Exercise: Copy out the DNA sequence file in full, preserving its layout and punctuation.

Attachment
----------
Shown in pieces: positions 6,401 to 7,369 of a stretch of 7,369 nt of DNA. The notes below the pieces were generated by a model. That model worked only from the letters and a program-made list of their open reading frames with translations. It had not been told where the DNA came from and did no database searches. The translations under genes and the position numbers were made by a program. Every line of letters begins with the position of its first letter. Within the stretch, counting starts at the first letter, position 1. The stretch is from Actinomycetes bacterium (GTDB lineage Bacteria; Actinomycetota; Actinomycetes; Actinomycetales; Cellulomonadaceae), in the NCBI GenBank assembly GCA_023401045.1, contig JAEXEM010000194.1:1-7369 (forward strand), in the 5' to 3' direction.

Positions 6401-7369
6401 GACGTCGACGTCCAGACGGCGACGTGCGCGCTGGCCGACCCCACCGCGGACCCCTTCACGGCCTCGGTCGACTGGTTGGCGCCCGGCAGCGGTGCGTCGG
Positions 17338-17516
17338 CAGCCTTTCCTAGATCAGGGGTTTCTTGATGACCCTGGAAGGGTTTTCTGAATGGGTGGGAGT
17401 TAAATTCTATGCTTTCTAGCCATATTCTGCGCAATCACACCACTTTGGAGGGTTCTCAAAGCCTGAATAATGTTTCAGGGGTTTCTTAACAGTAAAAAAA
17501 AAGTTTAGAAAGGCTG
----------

Shown in pieces: positions 6,401 to 7,369 of a stretch of 7,369 nt of DNA. The notes below the pieces were generated by a model. That model worked only from the letters and a program-made list of their open reading frames with translations. It had not been told where the DNA came from and did no database searches. The translations under genes and the position numbers were made by a program. Every line of letters begins with the position of its first letter. Within the stretch, counting starts at the first letter, position 1. The stretch is from Actinomycetes bacterium (GTDB lineage Bacteria; Actinomycetota; Actinomycetes; Actinomycetales; Cellulomonadaceae), in the NCBI GenBank assembly GCA_023401045.1, contig JAEXEM010000194.1:1-7369 (forward strand), in the 5' to 3' direction.

Positions 6401-7369
6401 GACGTCGACGTCCAGACGGCGACGTGCGCGCTGGCCGACCCCACCGCGGACCCCTTCACGGCCTCGGTCGACTGGTTGGCGCCCGGCAGCGGTGCGTCGG
Positions 17338-17516
17338 CAGCCTTTCCTAGATCAGGGGTTTCTTGATGACCCTGGAAGGGTTTTCTGAATGGGTGGGAGT
17401 TAAATTCTATGCTTTCTAGCCATATTCTGCGCAATCACACCACTTTGGAGGGTTCTCAAAGCCTGAATAATGTTTCAGGGGTTTCTTAACAGTAAAAAAA
17501 AAGTTTAGAAAGGCTG